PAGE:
Show More
Show More
... and finding one’s balance, and then wondering if one has really grasped the thing after all. John Donne’s poems in particular are extremely unstable. Critics have often got into a sweat about the way that they argue implausible cases, and very often, too, things happen in the course of them which make it quite clear that while the speaker is busily ...

At the Hop

Sukhdev Sandhu, 20 February 1997

Black England: Life before Emancipation 
by Gretchen Gerzina.
Murray, 244 pp., £19.99, October 1995, 0 7195 5251 6
Show More
Reconstructing the Black Past: Blacks in Britain 1780-1830 
by Norma Myers.
Cass, 162 pp., £27.50, July 1996, 0 7146 4576 1
Show More
Show More
... with a touch’) and they themselves were advertised: ‘To be SOLD. A Black Girl, the Property of John Bull, Eleven Years of Age, who is extremely handy, works at her Needle tolerably, and speaks English perfectly well. Enquire of Mrs Owen, at the Angel Inn, behind St Clement’s Church, the Strand.’ Huge, ornate images of negroes were displayed outside ...

With Great Stomack

Simon Schaffer: Christopher Wren, 21 February 2002

His Invention so Fertile: A Life of Christopher Wren 
by Adrian Tinniswood.
Cape, 463 pp., £25, July 2001, 9780224042987
Show More
Show More
... detail, of diaries or intimate correspondence. There is no easy opportunity of the kind offered by John Evelyn or Samuel Pepys, his contemporaries, to explore details of Wren’s domestic affairs or private reflections. Tinniswood’s Wren is a thoroughly public figure: Tory MP, wealthy knight and brilliant don, agile at winning backing from hostile ...

May I come to your house to philosophise?

John Barrell: Godwin’s Letters, 8 September 2011

The Letters of William Godwin Vol. I: 1778-97 
by Pamela Clemit.
Oxford, 306 pp., £100, February 2011, 978 0 19 956261 9
Show More
Show More
... darkest period of his mourning. The volume includes letters to Joseph Priestley, Thomas Lawrence, John Thelwall, Samuel Parr (‘the Whig Dr Johnson’), the great liberal advocate Thomas Erskine, R.B. Sheridan, Charles James Fox, the novelists and dramatists Elizabeth Inchbald, Thomas Holcroft, Amelia Alderson, Mary Hays and Charlotte Smith, as well as ...

What the Dickens

F.S. Schwarzbach, 5 April 1990

The Letters of Charles Dickens. Vol. VI: 1850-1852 
edited by Graham Storey, Kathleen Tillotson and Nina Burgis.
Oxford, 909 pp., £80, June 1988, 0 19 812617 4
Show More
Show More
... first, Dora, dying suddenly at the age of eight months. Only a fortnight before that his father, John Dickens, had died after enduring a horrifying surgical operation (while his son looked on) without the benefit of anesthesia. His wife suffered for some time from a ‘nervous’ condition, perhaps post-natal depression, or perhaps simply exhaustion. In 1851 ...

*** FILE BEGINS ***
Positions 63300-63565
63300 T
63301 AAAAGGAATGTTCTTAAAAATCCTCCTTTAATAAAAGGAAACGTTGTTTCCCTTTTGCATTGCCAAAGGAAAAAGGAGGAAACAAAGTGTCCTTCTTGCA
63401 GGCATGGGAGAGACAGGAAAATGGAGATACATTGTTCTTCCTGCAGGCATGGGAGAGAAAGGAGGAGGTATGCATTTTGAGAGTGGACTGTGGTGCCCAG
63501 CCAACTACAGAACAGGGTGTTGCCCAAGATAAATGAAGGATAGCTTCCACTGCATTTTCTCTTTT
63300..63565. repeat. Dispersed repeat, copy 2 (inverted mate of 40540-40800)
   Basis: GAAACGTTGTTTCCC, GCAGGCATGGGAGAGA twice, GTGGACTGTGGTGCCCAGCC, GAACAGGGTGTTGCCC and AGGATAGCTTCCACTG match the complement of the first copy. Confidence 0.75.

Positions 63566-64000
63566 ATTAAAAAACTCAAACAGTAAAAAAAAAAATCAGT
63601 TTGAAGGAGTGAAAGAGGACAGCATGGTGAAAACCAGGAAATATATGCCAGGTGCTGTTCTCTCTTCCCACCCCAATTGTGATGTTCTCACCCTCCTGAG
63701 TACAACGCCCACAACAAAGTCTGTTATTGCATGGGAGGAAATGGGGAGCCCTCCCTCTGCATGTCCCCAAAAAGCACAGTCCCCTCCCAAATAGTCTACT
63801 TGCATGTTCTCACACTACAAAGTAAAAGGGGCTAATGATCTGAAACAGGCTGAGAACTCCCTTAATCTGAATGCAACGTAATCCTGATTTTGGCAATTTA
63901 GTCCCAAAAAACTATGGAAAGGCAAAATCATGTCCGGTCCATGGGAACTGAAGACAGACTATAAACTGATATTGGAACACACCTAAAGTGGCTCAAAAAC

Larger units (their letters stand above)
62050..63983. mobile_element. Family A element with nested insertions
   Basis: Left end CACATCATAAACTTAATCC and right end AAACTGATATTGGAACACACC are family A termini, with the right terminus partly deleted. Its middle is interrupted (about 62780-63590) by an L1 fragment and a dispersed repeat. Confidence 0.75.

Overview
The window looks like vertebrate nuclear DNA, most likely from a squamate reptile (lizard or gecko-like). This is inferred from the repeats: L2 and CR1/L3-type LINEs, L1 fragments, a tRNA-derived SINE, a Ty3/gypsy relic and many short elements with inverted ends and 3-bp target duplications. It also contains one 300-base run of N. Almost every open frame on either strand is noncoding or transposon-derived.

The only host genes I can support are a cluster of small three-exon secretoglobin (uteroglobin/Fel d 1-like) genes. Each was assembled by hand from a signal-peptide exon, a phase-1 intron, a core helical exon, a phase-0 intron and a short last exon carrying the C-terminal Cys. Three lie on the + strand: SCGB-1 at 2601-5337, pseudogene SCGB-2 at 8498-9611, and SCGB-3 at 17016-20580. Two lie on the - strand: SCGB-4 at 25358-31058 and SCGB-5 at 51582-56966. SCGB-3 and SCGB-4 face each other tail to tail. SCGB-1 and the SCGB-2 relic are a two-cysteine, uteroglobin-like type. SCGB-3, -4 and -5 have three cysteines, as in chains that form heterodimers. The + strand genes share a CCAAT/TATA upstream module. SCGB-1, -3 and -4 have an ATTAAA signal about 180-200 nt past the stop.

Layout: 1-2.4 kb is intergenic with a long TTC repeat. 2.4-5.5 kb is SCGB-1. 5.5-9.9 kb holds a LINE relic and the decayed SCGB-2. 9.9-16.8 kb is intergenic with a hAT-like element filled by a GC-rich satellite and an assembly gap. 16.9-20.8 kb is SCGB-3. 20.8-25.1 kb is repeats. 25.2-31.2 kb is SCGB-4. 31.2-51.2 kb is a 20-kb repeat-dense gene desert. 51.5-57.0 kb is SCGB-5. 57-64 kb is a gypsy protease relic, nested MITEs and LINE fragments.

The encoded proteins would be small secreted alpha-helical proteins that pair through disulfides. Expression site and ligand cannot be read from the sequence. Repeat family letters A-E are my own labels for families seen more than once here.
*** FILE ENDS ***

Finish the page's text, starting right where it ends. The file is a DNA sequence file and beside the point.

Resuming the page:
Too Many Pears

Thomas Keymer: Frances Burney, 27 August 2015

The Court Journals and Letters of Frances Burney 1786-91, Vols III-IV: 1788 
edited by Lorna Clark.
Oxford, 824 pp., £225, September 2014, 978 0 19 968814 2
Show More
Show More
... series of highlights (Diary and Letters of Madame d’Arblay, 1842-46), they were savaged by John Wilson Croker in the Tory Quarterly Review. Hatchet jobs were Croker’s speciality: it was his review of Endymion that Byron joked was the cause of Keats’s death in Don Juan (‘’Tis strange the mind, that very fiery particle,/Should let itself be ...

Odd Union

David Cannadine, 20 October 1994

Mrs Jordan’s Profession: The Story of a Great Actress and a Future King 
by Claire Tomalin.
Viking, 415 pp., £18, October 1994, 0 670 84159 5
Show More
Show More
... Cruickshank, Rowlandson and Dent; and portrayed by Romney, Beechey, Hoppner, Matthew Peters and John Russell. Nor has she been entirely forgotten by posterity. To be sure, she was not even mentioned by name in Percy Fitzgerald’s two-volume life of King William IV, published in 1884. But she merited an entry in the Dictionary of National Biography, there ...

To Be Worth Forty Shillings

Jonah Miller: Early Modern Inequality, 2 February 2017

Accounting for Oneself: Worth, Status and the Social Order in Early Modern England 
by Alexandra Shepard.
Oxford, 357 pp., £65, February 2015, 978 0 19 960079 3
Show More
Show More
... What are yow​ worthe in goodes if all your debtes were payd?’ John Tanner was asked in 1620 when he appeared as a witness at the church court in Chichester. ‘Twenty shillings,’ he answered. He had been called by one Robert Constable to support a case for defamation against Stephen Pentecost. Pentecost’s witnesses said Tanner couldn’t be trusted: he was ‘a poore needy fellow’ with ‘a little cottage of his owne to dwell in … and noe other meanes to live ...

Read anywhere with the London Review of Books app, available now from the App Store for Apple devices, Google Play for Android devices and Amazon for your Kindle Fire.

Sign up to our newsletter

For highlights from the latest issue, our archive and the blog, as well as news, events and exclusive promotions.

Newsletter Preferences